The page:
How much did companies spend on equipment and machinery in 2010? The survey looked at spending levels as a percentage of overall sales and at absolute levels. In 2010, 20% of respondents reported that their spending on equipment and machinery was between 0 and 2% of their sales; 29.2% said spending was between 2.1 and 4% of sales, and 18.5% said spending was in the range of 4.1 and 6% of sales. Almost one-third of companies had spending levels in excess of 6% of sales. Ten percent of respondents reported that their 2010 spending on equipment and machinery was between 6.1 and 8% of sales; 6.9% spent at levels between 8.1 and 10%, and 15.4% spent more than 10% of sales.
On an absolute level, a good proportion of respondents spent less than $1 million on machinery and equipment in 2010; 44.0% spent $1 million or less, making this range the largest spend category in 2010. The remaining spending on an absolute level was broken down as follows:
Expenditures for 2011. Planned expenditures for machinery and equipment will increase slightly in 2011 although more respondents will keep spending the same or reduce it than will increase it. More than half of the respondents (54.1%) will maintain or reduce spending in 2011; 57.1% did in 2010. This improving trend also is seen in spending gains. In 2011, 45.9% of respondents plan to increase their purchases compared with 42.9% that did in 2010.
Another positive sign is more respondents will spend more. Of the respondents planning to increase spending in 2011, 37.7% plan to do so by more than 6%: 15.5% between 6.1 and 8% and 22.2% by more than 8%. In 2010, 31.2% increased spending by more than 6%. As in 2010, respondents mostly will increase spending moderately in 2011; 62.3% will increase it by less than 6%. The survey showed that 17.8% will increase spending between 0 and 2%; 26.7% between 2.1 and 4%, and 17.8% between 4.1 and 6%.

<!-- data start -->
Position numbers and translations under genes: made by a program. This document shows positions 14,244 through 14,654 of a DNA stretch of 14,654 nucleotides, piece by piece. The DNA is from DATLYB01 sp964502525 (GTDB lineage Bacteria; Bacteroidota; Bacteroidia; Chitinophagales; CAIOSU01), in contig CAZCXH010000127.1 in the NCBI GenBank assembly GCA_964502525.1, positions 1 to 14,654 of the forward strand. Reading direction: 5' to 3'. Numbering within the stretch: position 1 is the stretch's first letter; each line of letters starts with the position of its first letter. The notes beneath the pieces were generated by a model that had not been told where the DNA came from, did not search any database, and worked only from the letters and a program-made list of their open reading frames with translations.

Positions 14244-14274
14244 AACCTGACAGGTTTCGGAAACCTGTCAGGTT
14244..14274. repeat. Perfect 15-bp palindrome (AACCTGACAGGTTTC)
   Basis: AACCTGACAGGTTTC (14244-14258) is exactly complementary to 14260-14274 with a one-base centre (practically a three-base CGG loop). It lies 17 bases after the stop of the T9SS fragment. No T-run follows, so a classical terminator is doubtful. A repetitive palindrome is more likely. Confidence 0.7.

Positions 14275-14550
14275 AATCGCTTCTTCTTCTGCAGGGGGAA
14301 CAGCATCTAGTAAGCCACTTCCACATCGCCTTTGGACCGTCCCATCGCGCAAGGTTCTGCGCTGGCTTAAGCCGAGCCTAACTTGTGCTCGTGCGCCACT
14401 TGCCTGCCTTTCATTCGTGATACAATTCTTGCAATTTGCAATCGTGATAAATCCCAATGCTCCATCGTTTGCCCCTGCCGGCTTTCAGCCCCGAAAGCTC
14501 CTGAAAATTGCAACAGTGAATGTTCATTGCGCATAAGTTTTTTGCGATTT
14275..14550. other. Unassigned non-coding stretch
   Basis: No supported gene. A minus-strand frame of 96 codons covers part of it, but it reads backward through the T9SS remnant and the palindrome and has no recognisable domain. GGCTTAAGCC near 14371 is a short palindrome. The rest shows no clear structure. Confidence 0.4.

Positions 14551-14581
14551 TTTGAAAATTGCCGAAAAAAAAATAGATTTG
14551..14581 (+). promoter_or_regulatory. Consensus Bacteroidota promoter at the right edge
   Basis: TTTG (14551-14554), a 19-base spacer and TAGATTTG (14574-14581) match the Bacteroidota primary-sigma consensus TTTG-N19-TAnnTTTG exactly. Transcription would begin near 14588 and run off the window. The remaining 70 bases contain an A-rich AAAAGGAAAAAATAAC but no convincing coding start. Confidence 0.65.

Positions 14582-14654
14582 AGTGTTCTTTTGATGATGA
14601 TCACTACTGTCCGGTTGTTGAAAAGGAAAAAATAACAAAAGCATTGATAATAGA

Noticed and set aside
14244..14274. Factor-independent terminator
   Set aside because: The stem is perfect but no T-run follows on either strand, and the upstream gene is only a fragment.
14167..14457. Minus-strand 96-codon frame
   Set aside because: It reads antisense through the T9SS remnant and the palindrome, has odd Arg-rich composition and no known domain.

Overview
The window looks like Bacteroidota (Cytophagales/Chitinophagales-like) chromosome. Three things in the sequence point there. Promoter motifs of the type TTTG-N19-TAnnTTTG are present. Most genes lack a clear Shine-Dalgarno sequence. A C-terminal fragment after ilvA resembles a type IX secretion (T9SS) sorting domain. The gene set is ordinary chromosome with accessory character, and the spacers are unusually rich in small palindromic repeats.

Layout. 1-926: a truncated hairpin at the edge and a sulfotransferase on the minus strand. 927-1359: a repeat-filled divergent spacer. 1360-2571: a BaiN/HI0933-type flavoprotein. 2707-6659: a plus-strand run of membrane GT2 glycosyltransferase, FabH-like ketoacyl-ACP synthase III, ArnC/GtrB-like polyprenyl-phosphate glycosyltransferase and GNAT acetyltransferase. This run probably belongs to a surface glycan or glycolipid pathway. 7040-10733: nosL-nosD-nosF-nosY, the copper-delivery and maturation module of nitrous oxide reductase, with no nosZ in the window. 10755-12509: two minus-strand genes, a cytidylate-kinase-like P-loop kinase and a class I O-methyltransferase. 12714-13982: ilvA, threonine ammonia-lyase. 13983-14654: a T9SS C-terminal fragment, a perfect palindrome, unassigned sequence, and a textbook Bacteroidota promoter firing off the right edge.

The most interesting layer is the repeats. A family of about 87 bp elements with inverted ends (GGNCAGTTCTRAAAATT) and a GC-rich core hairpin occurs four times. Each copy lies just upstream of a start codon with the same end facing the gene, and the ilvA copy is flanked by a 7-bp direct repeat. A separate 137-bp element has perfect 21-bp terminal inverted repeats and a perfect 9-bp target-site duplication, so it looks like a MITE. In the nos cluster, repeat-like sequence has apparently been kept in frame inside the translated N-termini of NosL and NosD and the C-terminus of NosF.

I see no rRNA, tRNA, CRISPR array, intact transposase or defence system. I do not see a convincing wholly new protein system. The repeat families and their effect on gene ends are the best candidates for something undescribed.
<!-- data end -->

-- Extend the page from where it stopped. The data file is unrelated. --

For those respondents decreasing spending in 2011, almost two-thirds (64.2%) will decrease it by less than 6%: The survey also showed that 28.6% of respondents plan to decrease their spending by more than 8%, and 7.2% plan to decrease it between 6.1 and 8%.
The survey looked at planned spending levels as a percentage of overall sales and at absolute levels and compared them with actual spending levels reported by respondents in 2010. In 2010, about two-thirds (67.7%) of respondents spent less than 6% of their overall sales on pharmaceutical equipment and machinery; in 2011, almost three-fourths (74.7%) of respondents said their companies plan to spend below 6% of their sales on equipment and machinery. As a result, fewer companies plan to spend at higher levels in 2011 compared with 2010. In 2010, almost one-third of respondents (32.3%) said that their companies spent more than 6% of their overall sales on equipment and machinery in 2010, but in 2011, only one-fourth (25.3%) plan to spend more than 6% of their sales on equipment and machinery. Overall planned spending levels for equipment and machinery in 2011, as measured as a percentage of sales, breaks down as follows:
These lower spending trends also are seen on an absolute level. In 2010, 83.7% of respondents said their companies spent less than $50 million on equipment and machinery, and 16.3% spent more than $50 million. More companies plan to spend less in 2011. In 2011, 88.8% of respondents said their companies plan to spend less than $50 million, and 11.2% plan to spend more than $50 million. For 2011, respondents plan to spend at the following levels for equipment and machinery:
PAT and QbD